Political and civil rights in Turkey have degraded so severely under President Recep Tayyip Erdogan that it is no longer a free country, according to a new report on freedoms around the world.
The annual Freedom in the World report, produced by the US NGO Freedom House, has classified Turkey as "not free" for the first time since the report series began in 1999. It had lost its status as "partly free" due to a slide in political and civil rights.
Freedom House pointed to Mr Erdogan's widespread crackdown in the wake of a failed 2016 coup and the disputed referendum in 2017 which gave the Turkish president widespread new powers.
The report also criticised Mr Erdogan for sacking elected mayors and replacing them with political allies and for "arbitrary prosecutions of rights activists and other perceived enemies of the state".
Turkey's passage over the threshold from 'Partly Free' to 'Not Free' is the culmination of a long and accelerating slide in Freedom in the World," wrote Michael Abramowitz, Freedom House's president.
"The country's score has been in free fall since 2014 due to an escalating series of assaults on the press, social media users, protesters, political parties, the judiciary, and the electoral system, as President Recep Tayyip Erdodan fights to impose personalised control over the state and society in a deteriorating domestic and regional security environment."
There was no immediate response from the Turkish government to the report.
The report painted a gloomy picture of the state of freedom around the world, finding that for a 12th consecutive years there had been a "decline in global freedom".
Along with Turkey, 70 other countries suffered net declines in their political and civil rights, while only 35 improved their freedom scores.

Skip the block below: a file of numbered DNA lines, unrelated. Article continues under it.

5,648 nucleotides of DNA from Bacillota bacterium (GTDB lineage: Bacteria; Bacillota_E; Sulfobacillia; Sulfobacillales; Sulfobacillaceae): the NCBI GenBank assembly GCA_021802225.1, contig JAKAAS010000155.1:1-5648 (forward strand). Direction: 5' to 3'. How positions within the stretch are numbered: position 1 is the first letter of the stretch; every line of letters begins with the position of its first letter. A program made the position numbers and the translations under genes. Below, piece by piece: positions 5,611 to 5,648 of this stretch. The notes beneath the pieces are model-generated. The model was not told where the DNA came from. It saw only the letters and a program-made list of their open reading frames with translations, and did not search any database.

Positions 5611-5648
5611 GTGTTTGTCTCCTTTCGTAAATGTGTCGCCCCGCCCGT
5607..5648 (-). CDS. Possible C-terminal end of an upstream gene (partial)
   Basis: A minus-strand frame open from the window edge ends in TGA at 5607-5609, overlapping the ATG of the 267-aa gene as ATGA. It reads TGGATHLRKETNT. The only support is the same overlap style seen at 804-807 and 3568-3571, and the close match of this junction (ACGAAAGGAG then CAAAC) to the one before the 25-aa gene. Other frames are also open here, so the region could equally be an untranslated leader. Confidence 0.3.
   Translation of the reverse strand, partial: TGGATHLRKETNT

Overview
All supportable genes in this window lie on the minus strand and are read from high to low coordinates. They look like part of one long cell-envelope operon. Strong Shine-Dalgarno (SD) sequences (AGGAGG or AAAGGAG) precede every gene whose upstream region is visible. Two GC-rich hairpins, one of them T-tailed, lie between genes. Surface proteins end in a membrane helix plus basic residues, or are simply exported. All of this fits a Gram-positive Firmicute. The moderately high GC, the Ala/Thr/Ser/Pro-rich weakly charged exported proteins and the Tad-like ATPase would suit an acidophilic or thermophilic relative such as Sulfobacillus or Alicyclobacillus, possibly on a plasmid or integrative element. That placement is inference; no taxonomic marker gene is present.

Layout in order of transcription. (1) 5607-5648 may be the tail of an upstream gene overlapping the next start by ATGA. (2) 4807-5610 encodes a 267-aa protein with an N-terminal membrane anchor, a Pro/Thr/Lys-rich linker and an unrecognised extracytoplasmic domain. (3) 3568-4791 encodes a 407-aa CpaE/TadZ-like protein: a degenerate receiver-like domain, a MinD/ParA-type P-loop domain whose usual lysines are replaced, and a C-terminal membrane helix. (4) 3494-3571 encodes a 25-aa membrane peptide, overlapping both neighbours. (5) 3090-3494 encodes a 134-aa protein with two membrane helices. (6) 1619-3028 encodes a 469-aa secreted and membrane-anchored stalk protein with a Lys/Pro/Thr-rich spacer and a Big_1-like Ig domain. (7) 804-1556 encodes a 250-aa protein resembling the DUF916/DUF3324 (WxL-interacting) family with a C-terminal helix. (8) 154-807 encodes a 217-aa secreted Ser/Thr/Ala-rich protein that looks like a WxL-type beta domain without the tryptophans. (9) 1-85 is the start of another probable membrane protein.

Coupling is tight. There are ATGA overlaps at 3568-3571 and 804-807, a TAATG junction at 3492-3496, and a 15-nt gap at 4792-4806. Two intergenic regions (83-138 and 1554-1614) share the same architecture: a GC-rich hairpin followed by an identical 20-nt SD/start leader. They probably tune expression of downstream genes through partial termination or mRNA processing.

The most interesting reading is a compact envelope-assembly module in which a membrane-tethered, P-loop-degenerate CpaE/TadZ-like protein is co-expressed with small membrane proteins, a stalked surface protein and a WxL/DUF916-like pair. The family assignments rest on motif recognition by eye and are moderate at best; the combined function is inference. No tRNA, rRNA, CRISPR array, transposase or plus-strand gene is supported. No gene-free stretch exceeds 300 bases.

"Democracy faced its most serious crisis in decades in 2017 as its basic tenets -- including guarantees of free and fair elections, the rights of minorities, freedom of the press, and the rule of law -- came under attack around the world," the report found.
The report estimated that about 39 per cent of the world's 7.6 billion people live in free countries, compared to 24 per cent in partially free countries and 37 per cent in unfree countries.
Freedom House concluded that freedom in the US had suffered under Donald Trump and America was among the country's whose scores had declined, although it was still classified as a free country.
It pointed to Russian interference in the 2016 US election as well as "violations of basic ethical standards by the new administration, and a reduction in government transparency" as reasons for the US decline.
Freedom House criticised the Obama administration for not taking action to defend freedoms around the world but said that said the Trump administration "made explicit -- in both words and actions -- its intention to cast off principles that have guided US policy and formed the basis for American leadership over the past seven decades".
Britain was given a 94 out of 100 on the freedom scale while the Scandinavian countries of Finland, Sweden and Norway topped the list on 100.
Syria came at the bottom of the table with -1 while North Korea and Eritrea were both on 3. Saudi Arabia was near the bottom with 7 while its regional rival Iran was on 17.
The vast majority of Freedom House's funding comes from the US government and critics argue that its report often reflect US policy positions, for example its tough criticism of Russia.
Freedom House says it is an independent body and its assessment reflects its own examination of the data.